We’re Women with Autism – Not Mystical Imps, Sprites or Fairies….. Get it right.

Artwork by Devushka

Artwork by Devushka

Sorry to disappoint all of those who wish to believe that Women with Autism are made out of some kind of unique fairy dust that endows all of us with “special talents” or “super powers”, because we are not magical beings.

We are Women Wired Differently…. not Women Wired Magically.

Please stop confusing our different skill sets, ie, our tendency to focus on the finer details of life that often make us more likely to pick up on the inconsistencies that are usually hidden within the bigger picture that people present to us, with being the equivalent of having a “super power”, “gift”, “unearned talent” or whatever else some would like to call it.

The truth is, that for us, our intense focus on fine details, whilst it may have started out as a fascination, has also become a survival mechanism.

Our intense focus is not magical. It’s practical. It’s what we do when we can’t “read” a person’s level of sincerity simply by looking into their eyes, listening for and recognizing the tonality in their voice or knowing automatically whether or not a smile is authentic at a glance.

Yes we may see the world in ways that others do not, but it’s still the same world and we’re still viewing it with eyes that are made up of all of the same biological matter as everyone else’s eyes are.

Yes at times it may seem as if we see more, but that’s not because we’re psychic beings floating about in fairy dust, it’s simply because we look harder and longer at the simplest of gestures, in order to decipher and makes sense of them for ourselves.

When we feel an emotion, we often feel it deeply but that’s not because we’re “super empaths” or somehow magically connected to the pain of another, it’s because we feel in fine detail too.

Yes we have a degree of empathy for others that may run deeper than most, but that’s not because we’re psychic, it’s because we’re focused.

Just as we focus visually and intellectually on the finer points that others may have missed, we can also focus our feelings on the finer points of emotions that others may have by passed.

We feel all of our emotions often simultaneously specifically because we live our lives without the benefit of having the filters that other people apply to their thoughts, their feelings, even their ways of seeing.

Which is why we can become so overwhelmed by our emotions that it makes it difficult for us to talk about or even explain them.

The depth of our feelings does not make us magical beings simply because we can feel that which we cannot explain.

It in no way means that we are magical beings. It simply means that we are unfiltered beings.

We’re not made up of different stuff or fairy dust at all. We just don’t have a way of filtering out the world around us the way that other people do.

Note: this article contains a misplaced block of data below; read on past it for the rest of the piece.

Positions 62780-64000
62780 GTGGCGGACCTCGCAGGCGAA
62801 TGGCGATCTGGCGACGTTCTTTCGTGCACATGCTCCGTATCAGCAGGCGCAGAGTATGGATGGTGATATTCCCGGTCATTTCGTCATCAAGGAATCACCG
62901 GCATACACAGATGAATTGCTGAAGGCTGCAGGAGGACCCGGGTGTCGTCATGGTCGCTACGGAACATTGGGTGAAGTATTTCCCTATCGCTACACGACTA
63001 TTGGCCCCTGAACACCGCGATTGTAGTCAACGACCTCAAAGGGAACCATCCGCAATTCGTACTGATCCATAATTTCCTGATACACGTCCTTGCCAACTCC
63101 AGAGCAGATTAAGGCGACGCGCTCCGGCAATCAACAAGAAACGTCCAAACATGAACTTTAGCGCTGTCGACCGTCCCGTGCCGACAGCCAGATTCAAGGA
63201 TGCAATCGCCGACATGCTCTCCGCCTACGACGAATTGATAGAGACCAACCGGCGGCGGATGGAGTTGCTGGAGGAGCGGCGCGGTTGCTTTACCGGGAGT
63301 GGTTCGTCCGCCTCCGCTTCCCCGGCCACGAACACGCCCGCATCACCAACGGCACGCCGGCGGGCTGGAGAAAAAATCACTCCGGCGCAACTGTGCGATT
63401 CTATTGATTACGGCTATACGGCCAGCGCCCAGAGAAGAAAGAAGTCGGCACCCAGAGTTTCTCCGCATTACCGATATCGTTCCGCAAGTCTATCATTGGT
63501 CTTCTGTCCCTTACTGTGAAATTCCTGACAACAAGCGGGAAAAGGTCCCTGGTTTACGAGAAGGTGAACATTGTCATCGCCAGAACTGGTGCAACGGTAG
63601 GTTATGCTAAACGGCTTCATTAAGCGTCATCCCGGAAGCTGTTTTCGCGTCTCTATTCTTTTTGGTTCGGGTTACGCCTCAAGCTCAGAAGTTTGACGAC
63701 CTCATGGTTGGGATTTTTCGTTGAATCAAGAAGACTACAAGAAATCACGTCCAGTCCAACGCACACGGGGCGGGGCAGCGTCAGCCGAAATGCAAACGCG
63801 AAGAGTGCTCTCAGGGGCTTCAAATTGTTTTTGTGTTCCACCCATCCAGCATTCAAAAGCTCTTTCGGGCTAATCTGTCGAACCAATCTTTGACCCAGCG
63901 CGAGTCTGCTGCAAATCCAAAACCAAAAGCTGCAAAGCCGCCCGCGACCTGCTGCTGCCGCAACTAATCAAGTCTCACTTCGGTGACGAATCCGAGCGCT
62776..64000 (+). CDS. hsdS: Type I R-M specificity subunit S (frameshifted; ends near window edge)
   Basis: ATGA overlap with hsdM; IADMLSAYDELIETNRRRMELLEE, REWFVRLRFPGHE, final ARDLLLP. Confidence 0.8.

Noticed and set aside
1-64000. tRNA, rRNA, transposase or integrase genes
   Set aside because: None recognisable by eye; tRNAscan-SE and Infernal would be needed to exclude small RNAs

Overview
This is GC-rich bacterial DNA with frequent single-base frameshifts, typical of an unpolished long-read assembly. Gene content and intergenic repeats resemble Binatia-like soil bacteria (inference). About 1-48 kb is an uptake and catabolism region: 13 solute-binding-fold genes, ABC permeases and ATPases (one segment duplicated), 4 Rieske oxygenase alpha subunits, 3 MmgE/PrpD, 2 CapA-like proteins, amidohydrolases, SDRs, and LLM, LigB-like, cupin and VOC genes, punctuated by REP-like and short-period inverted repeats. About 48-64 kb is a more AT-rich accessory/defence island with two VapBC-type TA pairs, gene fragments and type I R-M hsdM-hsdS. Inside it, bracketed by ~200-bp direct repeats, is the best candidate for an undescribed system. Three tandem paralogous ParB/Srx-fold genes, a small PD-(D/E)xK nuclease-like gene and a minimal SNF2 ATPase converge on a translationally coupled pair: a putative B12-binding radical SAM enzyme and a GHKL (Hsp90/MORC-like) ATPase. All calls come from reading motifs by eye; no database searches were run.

I know that some would like to believe that this state of affairs somehow also makes us “purer beings”…. but does it?

Does it really?

And isn’t the idea of “purity” also linked to “innocence”, which is also linked to “children”…. as in the “innocence of a child”…….

Just think about it. We’re not magical, we’re not pure and we’re not children. We’re Women who take in and understand the world differently simply because we see it differently.

Do we really want the realities of our lives as Autistic Women being overlooked and marginalized simply because we’re being linked to the infantile ideals and imagery that being viewed as either ‘supernatural’ or ‘overtly innocent beings’, brings along with it?

 

Asperger’s Syndrome’s missing trait

best-life-quote_325404-4 There are many websites, blogs and books that provide lists of traits that are purportedly said to be the common signs of Asperger’s Syndrome in Females.

However, each and every one of these lists has a tendency to focus exclusively on the outward signs of Asperger’s Syndrome in women.

Signs like:

‘difficulties with social interaction’,

‘dislike of small talk’,

‘poor co-ordination’,

‘fixation on special interests’,

‘preference for spending time alone’

I‘m sure by now we are all nauseatingly familiar with the above list of symptoms.

Perhaps we’ve even become so familiar with these lists that we’ve stopped looking for the traits that have been missed.

Well here’s a trait that continues to remain unlisted, although I cannot for the life of me understand why this should be so, as it is a trait that has been mentioned over and over again, by every woman with Asperger’s Syndrome that I’ve ever communicated with.

In fact, it may even be the one trait that is common to every woman with Asperger’s Syndrome.

And that trait is:

The early personal recognition, awareness or sensation that they feel, think and perceive the world differently to those around them.

                “I can’t remember a time when I didn’t feel different to everyone else”.

                “I’m pretty sure I was born different. No two ways about that.”

                “Different is something I’ve always been.”

                “I must have been the oddest child on earth. I know I certainly felt that way.”

“Evan as a kid, I felt, I don’t know, just different to my sisters and brothers.”

Given that this sense of personal awareness occurs long before the outward signs of Asperger’s Syndrome appear, it is perfectly logical to hypothesize that the early onset of this awareness may indeed be the exact reason why the outward signs of Asperger’s first appear to others.

“I didn’t like doing the same things that kids my age did, so I used to just go off and do my own thing.”

“I could never understand why other girls wanted to play with dolls. Dolls were boring to me.”

I believe that  this early personal sense of ‘not fitting in’ or of ‘not belonging’ within one’s own family, peer group or circle of friends, needs to be considered as one of the fundamental indicators of Asperger’s Syndrome or High Functioning Autism in females.